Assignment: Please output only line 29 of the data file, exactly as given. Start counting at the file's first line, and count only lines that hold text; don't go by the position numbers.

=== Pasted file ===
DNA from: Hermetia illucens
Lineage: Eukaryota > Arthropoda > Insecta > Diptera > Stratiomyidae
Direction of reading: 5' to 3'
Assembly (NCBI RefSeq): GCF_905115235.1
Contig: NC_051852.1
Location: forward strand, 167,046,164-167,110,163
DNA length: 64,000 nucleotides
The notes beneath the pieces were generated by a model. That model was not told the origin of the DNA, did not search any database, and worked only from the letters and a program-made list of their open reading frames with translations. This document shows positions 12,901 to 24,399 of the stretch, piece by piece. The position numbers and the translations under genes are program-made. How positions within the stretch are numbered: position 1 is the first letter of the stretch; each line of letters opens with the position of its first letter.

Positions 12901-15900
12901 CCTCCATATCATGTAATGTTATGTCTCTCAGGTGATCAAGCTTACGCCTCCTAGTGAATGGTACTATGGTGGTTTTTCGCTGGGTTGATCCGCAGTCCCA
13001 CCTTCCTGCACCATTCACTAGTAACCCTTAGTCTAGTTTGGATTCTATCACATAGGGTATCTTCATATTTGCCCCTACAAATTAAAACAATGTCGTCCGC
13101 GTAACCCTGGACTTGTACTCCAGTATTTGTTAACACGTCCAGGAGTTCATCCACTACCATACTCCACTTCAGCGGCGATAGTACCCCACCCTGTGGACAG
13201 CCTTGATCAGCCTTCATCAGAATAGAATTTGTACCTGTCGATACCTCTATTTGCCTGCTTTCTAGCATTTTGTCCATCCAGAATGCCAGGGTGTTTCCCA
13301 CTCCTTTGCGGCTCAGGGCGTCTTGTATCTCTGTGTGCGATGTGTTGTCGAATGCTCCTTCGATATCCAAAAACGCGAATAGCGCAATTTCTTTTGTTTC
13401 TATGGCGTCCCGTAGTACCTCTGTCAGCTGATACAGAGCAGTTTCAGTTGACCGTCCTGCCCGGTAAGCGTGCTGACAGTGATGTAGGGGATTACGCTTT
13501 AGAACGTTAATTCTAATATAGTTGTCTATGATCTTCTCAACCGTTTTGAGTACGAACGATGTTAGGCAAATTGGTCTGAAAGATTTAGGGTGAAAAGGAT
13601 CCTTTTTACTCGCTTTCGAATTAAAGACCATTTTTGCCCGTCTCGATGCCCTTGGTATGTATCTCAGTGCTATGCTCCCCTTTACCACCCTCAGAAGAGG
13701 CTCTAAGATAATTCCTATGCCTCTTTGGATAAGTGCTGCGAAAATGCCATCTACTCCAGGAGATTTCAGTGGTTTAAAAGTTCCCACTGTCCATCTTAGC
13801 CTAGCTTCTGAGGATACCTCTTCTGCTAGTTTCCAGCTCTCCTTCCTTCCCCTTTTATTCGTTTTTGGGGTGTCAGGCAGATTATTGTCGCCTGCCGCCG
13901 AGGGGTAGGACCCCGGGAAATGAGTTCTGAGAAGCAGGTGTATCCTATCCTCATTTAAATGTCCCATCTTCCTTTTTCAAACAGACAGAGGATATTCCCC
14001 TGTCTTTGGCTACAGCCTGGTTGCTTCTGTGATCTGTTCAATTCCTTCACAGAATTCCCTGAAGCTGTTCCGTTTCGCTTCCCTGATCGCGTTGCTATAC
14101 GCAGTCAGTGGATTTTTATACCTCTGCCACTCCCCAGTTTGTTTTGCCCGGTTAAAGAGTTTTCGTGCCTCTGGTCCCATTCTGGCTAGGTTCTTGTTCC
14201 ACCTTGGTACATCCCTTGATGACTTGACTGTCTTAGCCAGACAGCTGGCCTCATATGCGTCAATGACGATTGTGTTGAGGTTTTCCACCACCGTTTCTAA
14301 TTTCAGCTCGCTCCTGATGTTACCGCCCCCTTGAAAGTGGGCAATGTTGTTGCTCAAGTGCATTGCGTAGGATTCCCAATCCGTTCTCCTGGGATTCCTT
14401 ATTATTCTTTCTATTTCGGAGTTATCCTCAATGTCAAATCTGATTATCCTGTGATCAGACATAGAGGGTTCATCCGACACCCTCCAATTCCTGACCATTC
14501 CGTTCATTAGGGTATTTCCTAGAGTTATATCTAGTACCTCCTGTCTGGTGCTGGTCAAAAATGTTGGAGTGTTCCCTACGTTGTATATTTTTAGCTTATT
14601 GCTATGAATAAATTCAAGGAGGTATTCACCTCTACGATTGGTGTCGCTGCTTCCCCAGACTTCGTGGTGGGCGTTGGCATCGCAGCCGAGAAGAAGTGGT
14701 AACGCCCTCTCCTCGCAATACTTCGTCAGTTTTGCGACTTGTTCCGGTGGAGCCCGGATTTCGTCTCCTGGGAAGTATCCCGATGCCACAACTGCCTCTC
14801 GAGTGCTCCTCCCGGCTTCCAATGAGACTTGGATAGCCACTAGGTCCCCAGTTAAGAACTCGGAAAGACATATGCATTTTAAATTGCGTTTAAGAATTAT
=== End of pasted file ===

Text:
14801 GAGTGCTCCTCCCGGCTTCCAATGAGACTTGGATAGCCACTAGGTCCCCAGTTAAGAACTCGGAAAGACATATGCATTTTAAATTGCGTTTAAGAATTAT